Analysts have yet to exhaust their forecasting efforts, gazing into crystal balls to assess where 2016 will lead. In FinTech, that means taking a look at the data from 2015, comparing it to the most recent figures and calculating trends for the year — and decade — ahead.
In this week’s B2B Data Digest, researchers dug into the numbers of the trends of 2015, including alternative lending volumes, small business growth and operation and technological adoption. But they aren’t just looking in the rearview mirror; the numbers are used to juxtapose where these industries stood last year compared to this.
Below, take a look at the data points that bridge a retrospective look of 2015 with a predictive assessment of 2016.
2.7 Trillion: The value, in U.S. dollars, that the Internet of Things market is expected to reach by 2022 for the sector focused on improving supply chain operations and logistics. That’s according to new statistics from Cisco, which also calculated the overall IoT industry to be worth $14.4 trillion by that time. While IoT has caught attention for its ability to provide consumers with smart homes and interconnected mobile devices, the B2B sector stands to see some of the greatest impact from machine learning and the Internet of Things, with manufacturing seeing some of the greatest adoption of this technology today, researchers said.
200: The percentage that crowdfunding and alternative small business lending has increased in the Netherlands. In other words, according to data from Douw & Koren, Dutch alt-lending doubled in 2015 compared to the year before, reaching $138 million worth of small business loans (compared to just $68 million raised in 2014). Startups secured an average of $97,500 per deal, analysts added, and researchers expect this type of growth to continue in this market.
77.3: The percentage of businesses surveyed by North Bridge Growth Equity and Venture Partners that reported having some type of cloud-based service in place within the company. That represents a 9 percent increase between 2014 and 2015, researchers said. The biggest surprise? According to analysts, HR and payroll operations were least expected to see disruption from the cloud industry; today, nearly three-quarters of businesses’ HR and payroll functions live in the cloud.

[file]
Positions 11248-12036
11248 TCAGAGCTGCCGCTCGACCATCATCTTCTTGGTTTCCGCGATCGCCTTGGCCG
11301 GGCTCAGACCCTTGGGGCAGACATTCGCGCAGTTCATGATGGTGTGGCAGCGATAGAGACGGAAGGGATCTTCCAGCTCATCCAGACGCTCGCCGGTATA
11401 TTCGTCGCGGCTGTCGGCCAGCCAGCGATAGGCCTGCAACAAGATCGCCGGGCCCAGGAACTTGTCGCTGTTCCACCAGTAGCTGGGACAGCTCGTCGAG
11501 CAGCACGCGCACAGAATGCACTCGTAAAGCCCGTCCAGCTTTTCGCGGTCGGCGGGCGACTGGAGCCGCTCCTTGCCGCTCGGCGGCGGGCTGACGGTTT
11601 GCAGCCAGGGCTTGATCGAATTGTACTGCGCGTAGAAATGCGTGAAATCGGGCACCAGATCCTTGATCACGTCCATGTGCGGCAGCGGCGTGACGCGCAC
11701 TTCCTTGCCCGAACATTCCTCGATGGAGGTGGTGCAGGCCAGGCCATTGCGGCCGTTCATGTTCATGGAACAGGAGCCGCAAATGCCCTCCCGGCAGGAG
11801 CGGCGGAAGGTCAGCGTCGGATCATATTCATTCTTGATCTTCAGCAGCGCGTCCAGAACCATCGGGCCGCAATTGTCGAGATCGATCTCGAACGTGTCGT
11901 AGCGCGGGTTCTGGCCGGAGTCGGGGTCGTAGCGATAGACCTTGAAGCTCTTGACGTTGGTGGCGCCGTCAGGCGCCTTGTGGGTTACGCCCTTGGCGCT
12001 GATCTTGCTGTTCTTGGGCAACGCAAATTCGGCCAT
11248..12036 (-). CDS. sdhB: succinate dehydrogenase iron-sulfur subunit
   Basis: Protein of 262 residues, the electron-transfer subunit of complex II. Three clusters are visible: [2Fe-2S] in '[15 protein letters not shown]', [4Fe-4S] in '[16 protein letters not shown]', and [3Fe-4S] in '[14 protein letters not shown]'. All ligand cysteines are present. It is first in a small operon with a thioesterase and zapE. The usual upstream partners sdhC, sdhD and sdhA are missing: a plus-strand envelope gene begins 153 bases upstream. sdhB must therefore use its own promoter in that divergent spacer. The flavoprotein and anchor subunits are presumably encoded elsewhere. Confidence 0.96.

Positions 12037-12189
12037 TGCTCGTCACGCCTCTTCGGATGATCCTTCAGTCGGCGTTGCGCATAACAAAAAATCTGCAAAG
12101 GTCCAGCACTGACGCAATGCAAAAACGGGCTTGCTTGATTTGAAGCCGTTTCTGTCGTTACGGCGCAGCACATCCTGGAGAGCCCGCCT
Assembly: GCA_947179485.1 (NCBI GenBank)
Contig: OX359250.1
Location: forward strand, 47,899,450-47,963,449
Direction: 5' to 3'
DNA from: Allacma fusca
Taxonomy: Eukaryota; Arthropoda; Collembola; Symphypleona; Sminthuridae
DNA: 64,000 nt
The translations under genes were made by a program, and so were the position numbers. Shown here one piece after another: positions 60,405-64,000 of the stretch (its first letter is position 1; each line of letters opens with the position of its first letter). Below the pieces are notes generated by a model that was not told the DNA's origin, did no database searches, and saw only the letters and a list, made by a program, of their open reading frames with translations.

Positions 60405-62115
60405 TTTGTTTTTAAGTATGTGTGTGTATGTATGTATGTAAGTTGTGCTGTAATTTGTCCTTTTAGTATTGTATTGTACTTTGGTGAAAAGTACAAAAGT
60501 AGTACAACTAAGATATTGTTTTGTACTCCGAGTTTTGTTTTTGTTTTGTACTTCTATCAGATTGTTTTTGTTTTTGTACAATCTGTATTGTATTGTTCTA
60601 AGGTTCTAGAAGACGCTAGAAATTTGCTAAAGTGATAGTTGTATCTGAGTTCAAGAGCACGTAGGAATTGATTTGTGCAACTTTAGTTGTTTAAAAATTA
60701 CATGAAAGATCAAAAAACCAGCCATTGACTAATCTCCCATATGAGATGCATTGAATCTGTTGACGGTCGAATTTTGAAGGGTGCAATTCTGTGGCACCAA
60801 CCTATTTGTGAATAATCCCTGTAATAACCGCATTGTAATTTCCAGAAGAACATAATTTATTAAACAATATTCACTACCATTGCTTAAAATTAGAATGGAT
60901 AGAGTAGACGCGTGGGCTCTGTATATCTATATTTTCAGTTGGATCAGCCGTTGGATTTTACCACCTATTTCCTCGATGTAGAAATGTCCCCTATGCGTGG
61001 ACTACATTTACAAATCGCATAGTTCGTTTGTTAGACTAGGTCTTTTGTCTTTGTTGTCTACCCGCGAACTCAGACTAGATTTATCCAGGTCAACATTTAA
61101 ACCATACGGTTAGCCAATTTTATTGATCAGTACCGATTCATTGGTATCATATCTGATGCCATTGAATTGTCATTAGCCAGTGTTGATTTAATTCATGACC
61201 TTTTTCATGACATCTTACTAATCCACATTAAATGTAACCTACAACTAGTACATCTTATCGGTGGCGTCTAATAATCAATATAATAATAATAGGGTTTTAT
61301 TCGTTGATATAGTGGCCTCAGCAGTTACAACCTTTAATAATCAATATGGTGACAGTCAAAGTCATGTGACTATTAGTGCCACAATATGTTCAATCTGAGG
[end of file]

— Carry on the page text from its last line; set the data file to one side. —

55: The percentage of small business owners without an ethics policy in place for their companies, according to research from banking group Close Brothers. Without a code of ethics, researchers concluded, employees aren’t adequately guided as to how they should interact with suppliers, clients and each other. Close Brothers Asset Finance CEO Mike Randall announced the findings while highlighting the financial implications of a lack of an ethics policy.
“With business growth high on the agenda for many SME owners in 2016, the importance of good ethical behavior will play an increasing role in how their businesses are perceived, both internally and externally,” he stated. “Discussions around ethical policies must be a priority if businesses are to reach their full potential.”
40: The percentage that traditional bank lending volume to SMEs in London has decreased in just one year, according to the British Bankers’ Association’s latest numbers. The value of SME loans hit just over $1.45 billion (£1 billion) in Q3 2015, compared to $2.47 billion (£1.7 billion) lent out in the same period one year prior. The BBA also noted that the value of each loan provided to SMEs has also decreased, with the average amount hitting less than $29,000 (£20,000) per loan. That compares with the average loan size of about $40,600 (£28,000) seen in 2011. On the other hand, analysts found that SMEs in London accessed more than $500 million (£350 million) through alternative lending platforms in Q3, meaning the Netherlands isn’t the only market witnessing significant alt-lending growth.
31: The percentage of small businesses surveyed by CBIZ that increased heads on their payroll in Dec. 2015. The statistics were published Thursday (Jan. 7) and revealed better-than-expected labor performance in the SME community to close out the year. Analysts called this report “an unusually strong reading for this time of year,” noting that the index, which hit a 1.89 percent increase between November and December, landed at an 81 percent increase from the same month in 2014. The CBIZ Small Business Employment Index noted that despite the optimism, economic worries regarding China and North Korea may lead to a slip in SME employment performance in the next report.
For 2016, the numbers suggest growth in a number of B2B markets: Internet of Things, alternative lending, cloud computing and perhaps even job growth. But that doesn’t mean everything this year is up: Traditional SME lending, for instance, continues its decline, while SMEs will likely want to take a look at their ethics policies to ensure healthy buyer-supplier relations and continued growth.